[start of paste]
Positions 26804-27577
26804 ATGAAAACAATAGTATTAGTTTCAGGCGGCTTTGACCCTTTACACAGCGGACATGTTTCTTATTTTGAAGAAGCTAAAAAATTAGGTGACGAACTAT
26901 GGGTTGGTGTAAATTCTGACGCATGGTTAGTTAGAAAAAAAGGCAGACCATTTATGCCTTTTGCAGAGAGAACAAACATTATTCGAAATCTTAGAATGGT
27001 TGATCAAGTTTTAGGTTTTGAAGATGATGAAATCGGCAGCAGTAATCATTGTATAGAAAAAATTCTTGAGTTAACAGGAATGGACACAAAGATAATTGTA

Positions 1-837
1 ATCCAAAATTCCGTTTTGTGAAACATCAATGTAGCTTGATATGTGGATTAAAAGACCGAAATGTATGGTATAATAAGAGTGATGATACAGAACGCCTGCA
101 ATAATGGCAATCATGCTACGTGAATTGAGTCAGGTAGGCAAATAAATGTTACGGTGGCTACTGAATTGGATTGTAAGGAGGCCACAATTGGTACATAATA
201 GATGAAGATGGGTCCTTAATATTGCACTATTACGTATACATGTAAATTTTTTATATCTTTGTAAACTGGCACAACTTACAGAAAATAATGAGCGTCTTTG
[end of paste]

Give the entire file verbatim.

Positions 26804-27577
26804 ATGAAAACAATAGTATTAGTTTCAGGCGGCTTTGACCCTTTACACAGCGGACATGTTTCTTATTTTGAAGAAGCTAAAAAATTAGGTGACGAACTAT
26901 GGGTTGGTGTAAATTCTGACGCATGGTTAGTTAGAAAAAAAGGCAGACCATTTATGCCTTTTGCAGAGAGAACAAACATTATTCGAAATCTTAGAATGGT
27001 TGATCAAGTTTTAGGTTTTGAAGATGATGAAATCGGCAGCAGTAATCATTGTATAGAAAAAATTCTTGAGTTAACAGGAATGGACACAAAGATAATTGTA

Positions 1-837
1 ATCCAAAATTCCGTTTTGTGAAACATCAATGTAGCTTGATATGTGGATTAAAAGACCGAAATGTATGGTATAATAAGAGTGATGATACAGAACGCCTGCA
101 ATAATGGCAATCATGCTACGTGAATTGAGTCAGGTAGGCAAATAAATGTTACGGTGGCTACTGAATTGGATTGTAAGGAGGCCACAATTGGTACATAATA
201 GATGAAGATGGGTCCTTAATATTGCACTATTACGTATACATGTAAATTTTTTATATCTTTGTAAACTGGCACAACTTACAGAAAATAATGAGCGTCTTTG